The active SMRZ-1 RNA sequence was G rich and HPLC and mass spectrometry confirmed the presence of m7G in the RNA. Further biochemical analysis confirmed that the RNA behaves as a methyltransferase enzyme that modifies a specific G nucleotide in the RNA and can be characterised as an enzyme. Characterisation of the ribozyme showed it to offer a number of distinct points of difference compared to a protein methyltransferase.
The short sequence of the ribozyme made it an attractive candidate for structural studies. The structure of the RNA was determined both with and without SAM, surprisingly, in the absence of SAM the RNA adopts a novel motif, that undergoes a conformational change upon SAM binding 13.
Mutagenesis and structural analysis identified essential nucleotides in the core of the ribozyme. Bioinformatic searches identified a number of natural sequences that were active in vitro with a range of activities. Such sequences contain the original core nucleotides but differ elsewhere in the molecules. Potential ribozyme sequences were identified in a range of organisms. We anticipate that the continuing expansion of genomic data and improved searching will identify additional ribozyme candidates. The SMRZ-1 ribozyme has optimum activity at >65°C in the presence of Cu (II) and ribozyme candidate sequences are enriched in thermophilic strains. The biochemical properties of the SMRZ-1 ribozyme may be particularly suited to organisms that grow in environments that experience fluctuations in pH, ionic strength and temperature.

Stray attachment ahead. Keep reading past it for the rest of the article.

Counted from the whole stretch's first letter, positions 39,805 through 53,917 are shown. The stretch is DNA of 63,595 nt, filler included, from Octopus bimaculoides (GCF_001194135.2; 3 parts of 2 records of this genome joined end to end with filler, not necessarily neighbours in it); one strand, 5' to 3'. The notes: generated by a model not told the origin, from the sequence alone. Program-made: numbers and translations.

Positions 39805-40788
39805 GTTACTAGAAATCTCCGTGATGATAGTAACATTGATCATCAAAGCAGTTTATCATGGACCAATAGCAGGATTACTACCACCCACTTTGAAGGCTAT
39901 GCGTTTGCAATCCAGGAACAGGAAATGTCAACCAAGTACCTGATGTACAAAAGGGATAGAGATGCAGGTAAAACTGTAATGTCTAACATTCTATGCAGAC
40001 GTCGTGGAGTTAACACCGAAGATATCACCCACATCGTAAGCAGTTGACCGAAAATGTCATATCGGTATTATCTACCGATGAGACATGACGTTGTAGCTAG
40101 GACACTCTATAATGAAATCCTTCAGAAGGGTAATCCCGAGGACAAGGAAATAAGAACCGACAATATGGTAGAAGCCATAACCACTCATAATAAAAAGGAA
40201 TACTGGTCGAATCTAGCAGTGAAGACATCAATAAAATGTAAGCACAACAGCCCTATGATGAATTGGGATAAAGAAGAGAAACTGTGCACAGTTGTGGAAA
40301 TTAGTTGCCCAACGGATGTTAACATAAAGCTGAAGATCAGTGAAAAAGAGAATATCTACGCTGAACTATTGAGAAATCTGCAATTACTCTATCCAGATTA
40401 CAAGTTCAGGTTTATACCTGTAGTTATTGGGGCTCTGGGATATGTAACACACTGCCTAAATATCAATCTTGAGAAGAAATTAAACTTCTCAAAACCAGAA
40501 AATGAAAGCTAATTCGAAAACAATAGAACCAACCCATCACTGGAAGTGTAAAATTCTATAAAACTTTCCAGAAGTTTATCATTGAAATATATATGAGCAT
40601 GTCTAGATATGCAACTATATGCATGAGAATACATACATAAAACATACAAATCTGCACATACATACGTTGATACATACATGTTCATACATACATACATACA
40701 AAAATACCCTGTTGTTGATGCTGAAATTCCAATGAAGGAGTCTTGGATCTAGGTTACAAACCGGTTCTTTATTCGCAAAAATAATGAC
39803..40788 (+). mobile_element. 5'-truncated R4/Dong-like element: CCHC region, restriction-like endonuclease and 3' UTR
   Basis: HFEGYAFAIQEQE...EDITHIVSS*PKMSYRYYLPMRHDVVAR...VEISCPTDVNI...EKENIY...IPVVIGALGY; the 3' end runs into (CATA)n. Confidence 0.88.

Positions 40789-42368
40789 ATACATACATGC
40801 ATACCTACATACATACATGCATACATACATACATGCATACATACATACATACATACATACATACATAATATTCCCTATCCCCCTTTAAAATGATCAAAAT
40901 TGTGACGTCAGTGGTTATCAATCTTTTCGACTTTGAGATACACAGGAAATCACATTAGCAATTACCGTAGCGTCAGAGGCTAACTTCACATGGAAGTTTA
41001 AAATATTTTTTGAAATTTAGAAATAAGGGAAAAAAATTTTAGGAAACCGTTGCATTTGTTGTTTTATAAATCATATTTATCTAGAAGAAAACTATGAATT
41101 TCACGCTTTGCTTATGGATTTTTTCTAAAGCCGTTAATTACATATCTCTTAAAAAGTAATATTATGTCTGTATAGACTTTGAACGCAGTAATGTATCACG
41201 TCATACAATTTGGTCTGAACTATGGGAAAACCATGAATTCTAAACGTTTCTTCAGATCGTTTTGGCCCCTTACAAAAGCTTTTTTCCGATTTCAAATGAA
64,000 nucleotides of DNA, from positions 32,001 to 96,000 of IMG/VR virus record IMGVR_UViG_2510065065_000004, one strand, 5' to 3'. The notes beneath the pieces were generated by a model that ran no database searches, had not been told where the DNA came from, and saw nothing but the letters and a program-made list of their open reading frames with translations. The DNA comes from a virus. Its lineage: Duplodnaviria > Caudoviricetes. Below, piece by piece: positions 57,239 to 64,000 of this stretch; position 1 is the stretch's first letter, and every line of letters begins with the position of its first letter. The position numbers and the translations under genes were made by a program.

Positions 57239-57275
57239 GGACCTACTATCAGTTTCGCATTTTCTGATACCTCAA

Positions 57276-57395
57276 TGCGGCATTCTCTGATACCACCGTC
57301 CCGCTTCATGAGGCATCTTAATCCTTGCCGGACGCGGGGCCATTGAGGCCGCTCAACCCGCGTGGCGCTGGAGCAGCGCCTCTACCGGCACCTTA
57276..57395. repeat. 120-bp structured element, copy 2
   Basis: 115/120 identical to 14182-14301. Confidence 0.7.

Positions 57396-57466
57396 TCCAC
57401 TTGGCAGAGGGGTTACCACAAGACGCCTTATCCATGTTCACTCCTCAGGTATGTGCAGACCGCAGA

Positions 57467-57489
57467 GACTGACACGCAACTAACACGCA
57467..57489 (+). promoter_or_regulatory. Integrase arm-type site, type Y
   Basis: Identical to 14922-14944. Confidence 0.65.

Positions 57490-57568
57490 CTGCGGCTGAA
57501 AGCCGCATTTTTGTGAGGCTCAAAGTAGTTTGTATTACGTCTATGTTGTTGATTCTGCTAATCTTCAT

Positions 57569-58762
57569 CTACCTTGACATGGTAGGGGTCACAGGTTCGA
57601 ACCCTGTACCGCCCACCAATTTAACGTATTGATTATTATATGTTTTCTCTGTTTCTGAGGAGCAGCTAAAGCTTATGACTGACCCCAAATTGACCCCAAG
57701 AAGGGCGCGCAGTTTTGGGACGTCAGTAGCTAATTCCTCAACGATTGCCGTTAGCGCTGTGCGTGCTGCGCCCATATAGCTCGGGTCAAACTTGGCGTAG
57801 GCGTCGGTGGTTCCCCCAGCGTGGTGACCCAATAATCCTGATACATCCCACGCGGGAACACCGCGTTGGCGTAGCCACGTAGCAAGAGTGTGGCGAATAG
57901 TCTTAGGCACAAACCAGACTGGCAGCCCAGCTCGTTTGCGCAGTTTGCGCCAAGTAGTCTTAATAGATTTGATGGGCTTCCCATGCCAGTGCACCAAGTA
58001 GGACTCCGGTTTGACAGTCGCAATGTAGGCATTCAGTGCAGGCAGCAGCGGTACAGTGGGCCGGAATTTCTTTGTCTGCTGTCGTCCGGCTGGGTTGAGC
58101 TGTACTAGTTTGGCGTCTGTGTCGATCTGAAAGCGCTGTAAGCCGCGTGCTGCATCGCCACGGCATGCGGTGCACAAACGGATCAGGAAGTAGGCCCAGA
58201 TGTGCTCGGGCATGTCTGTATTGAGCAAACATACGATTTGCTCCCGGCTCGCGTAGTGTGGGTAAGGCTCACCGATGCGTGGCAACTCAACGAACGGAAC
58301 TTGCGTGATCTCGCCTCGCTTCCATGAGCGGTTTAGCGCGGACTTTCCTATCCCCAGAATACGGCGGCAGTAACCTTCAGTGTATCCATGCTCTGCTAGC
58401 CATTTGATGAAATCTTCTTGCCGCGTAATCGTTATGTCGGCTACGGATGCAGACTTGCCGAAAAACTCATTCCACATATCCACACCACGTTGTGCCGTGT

The importance of specific RNA modifications in the modulation of gene expression is becoming increasingly apparent. A co-transcriptional methyltransferase ribozyme would offer some benefits to the cell; e.g., the circumvention of the protein synthesis machinery to methylate RNA might provide a fitness benefit under certain growth or developmental conditions. The identification of the SMRZ-1 ribozyme offers some support to the notion that other similar methyltransferase ribozymes may have been active in the RNA world. The existence of ribozyme sequences in natural sequences also opens up the possibility that other methyltransferase ribozymes may contribute to cellular methylation. Such ribozymes have yet to be identified but they are an intriguing and exciting prospect.
Alastair I. H. Murchie, Dongrong Chen, Jianhua Gan, Hengyi Jiang, Yanqing Gao and Lei Zhang